Older pipelines can pose a host of issues for potable water infrastructure. Assessment of a 20-inch coal tar-coated internally lined steel drinking water transmission pipeline built in the mid-1940s in Laramie, Wyoming, resulted in the need for rehabilitation. While the coating posed no health risks according to the Wyoming Department of water quality, after nearly 70 years of service, the client sought to rehabilitate the line to create a barrier between the coal tar coating and the city’s drinking water.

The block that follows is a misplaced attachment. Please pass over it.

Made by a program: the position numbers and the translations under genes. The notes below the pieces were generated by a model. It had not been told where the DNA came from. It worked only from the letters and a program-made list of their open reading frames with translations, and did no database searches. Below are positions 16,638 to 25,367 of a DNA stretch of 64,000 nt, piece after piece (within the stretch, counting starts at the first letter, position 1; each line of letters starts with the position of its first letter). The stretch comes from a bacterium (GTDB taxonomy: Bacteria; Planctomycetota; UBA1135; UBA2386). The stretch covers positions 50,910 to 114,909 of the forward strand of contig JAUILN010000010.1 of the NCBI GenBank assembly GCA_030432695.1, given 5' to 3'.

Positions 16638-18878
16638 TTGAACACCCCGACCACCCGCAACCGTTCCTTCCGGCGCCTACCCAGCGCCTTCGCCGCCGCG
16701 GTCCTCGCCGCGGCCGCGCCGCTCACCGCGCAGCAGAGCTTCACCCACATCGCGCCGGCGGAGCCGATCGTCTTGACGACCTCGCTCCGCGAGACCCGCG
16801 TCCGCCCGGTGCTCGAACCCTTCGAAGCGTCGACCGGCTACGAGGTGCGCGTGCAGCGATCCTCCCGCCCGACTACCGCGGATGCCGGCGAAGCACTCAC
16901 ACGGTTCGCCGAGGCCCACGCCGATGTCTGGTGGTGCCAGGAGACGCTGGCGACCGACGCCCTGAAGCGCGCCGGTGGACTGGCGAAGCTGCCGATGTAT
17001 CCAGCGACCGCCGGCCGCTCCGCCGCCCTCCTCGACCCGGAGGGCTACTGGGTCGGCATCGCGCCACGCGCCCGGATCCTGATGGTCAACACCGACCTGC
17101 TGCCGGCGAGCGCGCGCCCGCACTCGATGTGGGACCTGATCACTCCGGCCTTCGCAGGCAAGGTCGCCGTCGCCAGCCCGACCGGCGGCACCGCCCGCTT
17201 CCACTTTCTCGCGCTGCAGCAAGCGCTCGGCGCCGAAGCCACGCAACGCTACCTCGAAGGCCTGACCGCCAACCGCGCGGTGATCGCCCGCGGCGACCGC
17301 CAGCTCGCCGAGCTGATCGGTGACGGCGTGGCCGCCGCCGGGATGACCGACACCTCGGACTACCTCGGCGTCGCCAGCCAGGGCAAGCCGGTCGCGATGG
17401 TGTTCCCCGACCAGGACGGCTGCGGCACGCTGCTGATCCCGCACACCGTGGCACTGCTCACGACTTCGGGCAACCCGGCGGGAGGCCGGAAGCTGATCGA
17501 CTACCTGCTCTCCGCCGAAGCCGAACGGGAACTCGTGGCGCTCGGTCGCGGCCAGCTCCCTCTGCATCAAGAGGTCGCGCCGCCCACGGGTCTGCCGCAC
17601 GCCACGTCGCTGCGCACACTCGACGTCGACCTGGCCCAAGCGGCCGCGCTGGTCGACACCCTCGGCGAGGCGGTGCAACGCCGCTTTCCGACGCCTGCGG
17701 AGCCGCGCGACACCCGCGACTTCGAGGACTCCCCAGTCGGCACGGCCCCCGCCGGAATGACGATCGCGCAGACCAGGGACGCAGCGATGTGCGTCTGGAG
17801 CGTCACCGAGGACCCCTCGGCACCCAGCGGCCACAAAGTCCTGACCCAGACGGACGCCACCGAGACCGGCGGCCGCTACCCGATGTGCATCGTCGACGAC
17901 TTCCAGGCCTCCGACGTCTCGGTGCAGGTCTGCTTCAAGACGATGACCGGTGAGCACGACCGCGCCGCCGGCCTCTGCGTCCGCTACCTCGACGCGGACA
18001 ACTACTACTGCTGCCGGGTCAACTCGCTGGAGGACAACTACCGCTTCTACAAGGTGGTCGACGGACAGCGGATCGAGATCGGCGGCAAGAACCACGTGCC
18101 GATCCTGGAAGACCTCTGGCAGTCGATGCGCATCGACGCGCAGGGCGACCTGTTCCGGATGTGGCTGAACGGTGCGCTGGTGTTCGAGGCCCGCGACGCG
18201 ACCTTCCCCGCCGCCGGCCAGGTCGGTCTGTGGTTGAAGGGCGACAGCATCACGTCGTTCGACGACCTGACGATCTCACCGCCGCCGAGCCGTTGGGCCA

Located along Highway 230 on a right-of-way regulated by the Wyoming Department of Transportation (WY-DOT), the pipeline transports water from Laramie’s water treatment plant down to the city below, losing roughly 2,000 feet of elevation along the way. Any solution Laramie would use to rehabilitate the line would require WY-DOT approval and permitting. Because of scheduling challenges posed by seasonal flow variation and the 18-mile length of the line, the city expected the project would need to be completed in three phases over three years.
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